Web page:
Production volumes of the U.S. beef and dairy industries will be cut by more than half by 2030, according to a report from RethinkX.
In the report "Rethinking Food and Agriculture 2020-2030-The Second Domestication of Plants and Animals, the Disruption of the Cow, and the Collapse of Industrial Livestock Farming," the think tank predicts the market for ground beef by volume will have shrunk by 70%, the steak market by 30% and the dairy market by almost 90%.
Additionally, the volume of crops needed to feed cattle in the U.S. will fall by 50% from 155 million tons in 2018 to 80 million tons in 2030, causing cattle feed production revenues to fall.
"This is primarily a protein disruption, driven by economics," said Tony Seba, RethinkX co-founder and report co-author. The company believes this change will be due to a new production system called "precision fermentation," which "enables the programming of microorganisms to produce almost any complex organic molecule."
Instead of growing a whole cow to break it down into products, food will reportedly be built up at the molecular level to precise specifications.
It is also predicted that the cost of modern foods and products will be at least 50% and as much as 80% lower than the animal products they replace and the average U.S. family will save more than $1,200 a year in food costs.
Currently, there are many disrupters of the meat market, especially in plant-based foods. Impossible Foods, one of the major players in this market, is making its way onto increasing amounts of restaurant menus. Most recently, the meatless ground meat substitute will be appearing in grocery stores across Southern California on Sept. 20 as the first step in a phased nationwide rollout, reported TechCrunch (Sept.19).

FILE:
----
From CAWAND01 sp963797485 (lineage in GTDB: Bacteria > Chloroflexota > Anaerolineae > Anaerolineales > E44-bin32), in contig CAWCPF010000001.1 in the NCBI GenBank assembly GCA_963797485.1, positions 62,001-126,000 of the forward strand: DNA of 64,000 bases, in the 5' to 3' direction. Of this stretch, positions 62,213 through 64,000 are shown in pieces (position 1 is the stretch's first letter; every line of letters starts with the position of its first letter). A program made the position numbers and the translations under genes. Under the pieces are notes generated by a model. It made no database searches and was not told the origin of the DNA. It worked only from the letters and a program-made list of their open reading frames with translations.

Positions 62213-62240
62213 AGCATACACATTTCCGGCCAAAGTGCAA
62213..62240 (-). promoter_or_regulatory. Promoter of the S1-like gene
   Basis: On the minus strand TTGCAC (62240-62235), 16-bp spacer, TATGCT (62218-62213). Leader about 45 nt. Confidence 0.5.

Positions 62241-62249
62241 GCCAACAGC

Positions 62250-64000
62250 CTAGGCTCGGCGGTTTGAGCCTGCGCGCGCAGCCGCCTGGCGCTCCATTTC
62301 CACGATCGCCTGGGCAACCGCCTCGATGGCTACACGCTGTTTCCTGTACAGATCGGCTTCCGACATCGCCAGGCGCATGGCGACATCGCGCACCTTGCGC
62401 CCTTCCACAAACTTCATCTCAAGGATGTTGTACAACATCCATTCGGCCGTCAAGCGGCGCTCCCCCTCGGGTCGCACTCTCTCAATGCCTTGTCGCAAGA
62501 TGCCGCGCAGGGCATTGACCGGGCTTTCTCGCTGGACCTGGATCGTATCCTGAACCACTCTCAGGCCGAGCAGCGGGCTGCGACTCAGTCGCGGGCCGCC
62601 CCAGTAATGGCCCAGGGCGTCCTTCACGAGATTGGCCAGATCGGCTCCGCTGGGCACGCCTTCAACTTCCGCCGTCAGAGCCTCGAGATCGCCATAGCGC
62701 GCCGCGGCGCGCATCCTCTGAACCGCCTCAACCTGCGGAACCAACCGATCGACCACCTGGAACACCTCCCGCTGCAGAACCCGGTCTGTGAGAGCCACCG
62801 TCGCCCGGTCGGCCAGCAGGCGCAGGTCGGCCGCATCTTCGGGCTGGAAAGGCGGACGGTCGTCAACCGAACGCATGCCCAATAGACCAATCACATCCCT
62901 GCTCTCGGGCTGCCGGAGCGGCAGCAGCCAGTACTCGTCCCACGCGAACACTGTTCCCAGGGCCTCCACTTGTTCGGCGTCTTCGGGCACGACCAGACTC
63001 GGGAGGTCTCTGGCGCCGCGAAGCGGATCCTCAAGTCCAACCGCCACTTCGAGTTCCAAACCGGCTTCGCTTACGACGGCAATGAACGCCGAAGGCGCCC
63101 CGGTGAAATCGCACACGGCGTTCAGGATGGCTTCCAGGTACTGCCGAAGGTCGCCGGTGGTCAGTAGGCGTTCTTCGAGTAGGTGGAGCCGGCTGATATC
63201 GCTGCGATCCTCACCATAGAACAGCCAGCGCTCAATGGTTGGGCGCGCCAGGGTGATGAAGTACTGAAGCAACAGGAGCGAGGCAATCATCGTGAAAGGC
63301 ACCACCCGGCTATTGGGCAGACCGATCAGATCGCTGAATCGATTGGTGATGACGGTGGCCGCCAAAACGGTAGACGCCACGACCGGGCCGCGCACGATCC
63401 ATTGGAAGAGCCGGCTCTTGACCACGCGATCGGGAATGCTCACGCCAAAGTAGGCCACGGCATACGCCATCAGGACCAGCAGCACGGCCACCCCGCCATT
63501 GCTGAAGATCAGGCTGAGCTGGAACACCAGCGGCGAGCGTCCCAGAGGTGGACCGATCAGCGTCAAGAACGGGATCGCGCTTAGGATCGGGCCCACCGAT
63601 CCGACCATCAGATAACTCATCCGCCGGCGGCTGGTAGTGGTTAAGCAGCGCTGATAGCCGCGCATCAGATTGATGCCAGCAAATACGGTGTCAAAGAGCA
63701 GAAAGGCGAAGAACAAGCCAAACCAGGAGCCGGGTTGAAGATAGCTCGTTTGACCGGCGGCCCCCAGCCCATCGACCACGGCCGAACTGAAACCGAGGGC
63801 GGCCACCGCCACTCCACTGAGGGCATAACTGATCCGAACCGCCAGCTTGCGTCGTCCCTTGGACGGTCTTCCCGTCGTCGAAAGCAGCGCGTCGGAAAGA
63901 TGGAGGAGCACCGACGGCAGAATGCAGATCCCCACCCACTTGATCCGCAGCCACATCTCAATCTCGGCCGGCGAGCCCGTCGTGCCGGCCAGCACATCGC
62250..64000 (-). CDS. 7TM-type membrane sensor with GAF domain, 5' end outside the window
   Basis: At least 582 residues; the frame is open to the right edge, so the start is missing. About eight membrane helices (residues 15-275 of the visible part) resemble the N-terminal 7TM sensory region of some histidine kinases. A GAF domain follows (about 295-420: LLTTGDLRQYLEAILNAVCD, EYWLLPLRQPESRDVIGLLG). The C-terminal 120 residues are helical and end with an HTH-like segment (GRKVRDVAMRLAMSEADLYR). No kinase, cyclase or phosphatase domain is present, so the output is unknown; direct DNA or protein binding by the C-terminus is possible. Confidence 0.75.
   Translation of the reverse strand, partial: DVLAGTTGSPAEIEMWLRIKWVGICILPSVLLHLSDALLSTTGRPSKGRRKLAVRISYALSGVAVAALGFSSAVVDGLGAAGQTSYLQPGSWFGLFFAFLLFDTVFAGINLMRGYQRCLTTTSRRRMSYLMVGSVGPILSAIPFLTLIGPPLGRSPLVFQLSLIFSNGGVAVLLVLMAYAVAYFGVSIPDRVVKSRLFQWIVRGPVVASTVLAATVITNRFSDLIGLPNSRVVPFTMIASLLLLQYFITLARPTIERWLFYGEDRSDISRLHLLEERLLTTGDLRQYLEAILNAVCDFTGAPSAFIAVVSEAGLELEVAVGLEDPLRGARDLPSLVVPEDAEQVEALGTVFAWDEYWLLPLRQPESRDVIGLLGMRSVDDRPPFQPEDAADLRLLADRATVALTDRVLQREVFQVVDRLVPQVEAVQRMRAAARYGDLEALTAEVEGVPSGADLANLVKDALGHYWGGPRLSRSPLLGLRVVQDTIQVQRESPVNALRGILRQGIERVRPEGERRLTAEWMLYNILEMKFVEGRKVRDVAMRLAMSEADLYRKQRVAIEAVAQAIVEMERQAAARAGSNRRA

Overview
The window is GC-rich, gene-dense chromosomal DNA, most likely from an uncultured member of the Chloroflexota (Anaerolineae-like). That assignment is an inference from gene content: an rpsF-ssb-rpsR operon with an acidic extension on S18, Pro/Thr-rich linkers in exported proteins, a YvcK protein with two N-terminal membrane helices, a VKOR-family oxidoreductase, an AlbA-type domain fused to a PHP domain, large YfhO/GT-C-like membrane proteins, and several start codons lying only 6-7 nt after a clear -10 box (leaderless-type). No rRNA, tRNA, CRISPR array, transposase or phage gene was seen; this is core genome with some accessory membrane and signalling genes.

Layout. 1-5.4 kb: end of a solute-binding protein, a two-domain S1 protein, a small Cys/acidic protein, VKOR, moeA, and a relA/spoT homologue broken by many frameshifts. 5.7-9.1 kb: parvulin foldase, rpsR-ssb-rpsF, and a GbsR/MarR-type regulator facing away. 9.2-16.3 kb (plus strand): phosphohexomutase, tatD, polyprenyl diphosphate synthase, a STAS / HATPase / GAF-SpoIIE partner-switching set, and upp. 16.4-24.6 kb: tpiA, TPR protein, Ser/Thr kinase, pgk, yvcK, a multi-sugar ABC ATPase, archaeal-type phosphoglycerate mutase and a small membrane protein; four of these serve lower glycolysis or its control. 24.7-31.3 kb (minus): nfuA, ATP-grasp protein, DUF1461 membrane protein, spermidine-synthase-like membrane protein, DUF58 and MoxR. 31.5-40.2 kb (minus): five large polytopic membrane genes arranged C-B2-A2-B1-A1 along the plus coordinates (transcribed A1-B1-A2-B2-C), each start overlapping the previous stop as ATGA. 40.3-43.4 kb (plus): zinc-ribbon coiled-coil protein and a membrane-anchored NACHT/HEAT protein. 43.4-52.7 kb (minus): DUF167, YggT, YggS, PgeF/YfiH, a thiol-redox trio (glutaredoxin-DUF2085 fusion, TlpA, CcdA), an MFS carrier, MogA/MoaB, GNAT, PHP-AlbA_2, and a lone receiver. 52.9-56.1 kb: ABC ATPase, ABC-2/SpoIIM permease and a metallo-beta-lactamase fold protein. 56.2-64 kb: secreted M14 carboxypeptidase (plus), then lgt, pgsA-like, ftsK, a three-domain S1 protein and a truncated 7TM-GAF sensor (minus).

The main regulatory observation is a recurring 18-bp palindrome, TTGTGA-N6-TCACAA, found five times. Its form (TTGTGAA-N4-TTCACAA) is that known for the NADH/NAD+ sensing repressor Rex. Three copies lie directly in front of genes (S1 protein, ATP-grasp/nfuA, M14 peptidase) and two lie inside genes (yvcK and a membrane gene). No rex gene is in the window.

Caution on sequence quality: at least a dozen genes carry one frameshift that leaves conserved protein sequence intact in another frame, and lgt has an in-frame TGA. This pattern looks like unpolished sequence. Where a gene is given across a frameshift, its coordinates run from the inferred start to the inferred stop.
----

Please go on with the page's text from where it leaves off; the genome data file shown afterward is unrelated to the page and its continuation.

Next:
By moving into the grocery aisle, Impossible Foods moves into direct competition with its publicly traded rival Beyond Meat, which is already selling its products in major stores nationwide. The company expects to launch in stores in other parts of the country throughout the end of 2019 and plans to partner with another grocery chain on the East Coast later in September.
Meanwhile, Danish plant-based meal startup Simple Feast launched its products in early 2017 and since then has developed a fast-food range. The company has raised a total of $33 million in a Series B round led by U.S.-based venture capital firm 14W, with a number of other existing investors participating, reported TechCrunch (Sept. 18).
In addition to being plant-based, Simple Feast ticks the sustainability box, with packaging made solely by FSC-approved cardboard boxes, the cooling element it uses to keep the food fresh (frozen tap water in drinkable cartons) and its use of all-organic produce.
With the funding, the company plans to expand to the U.S. in early 2020 and strengthen its R&D efforts.
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Victoria writes for the weekly Food Institute Report and the daily news update, Today in Food. Victoria graduated from Montclair State University with a B.A in Journalism and has a background in Nutrition and Food Science. She can be reached through her email at Victoria.firstname.lastname@example.org.
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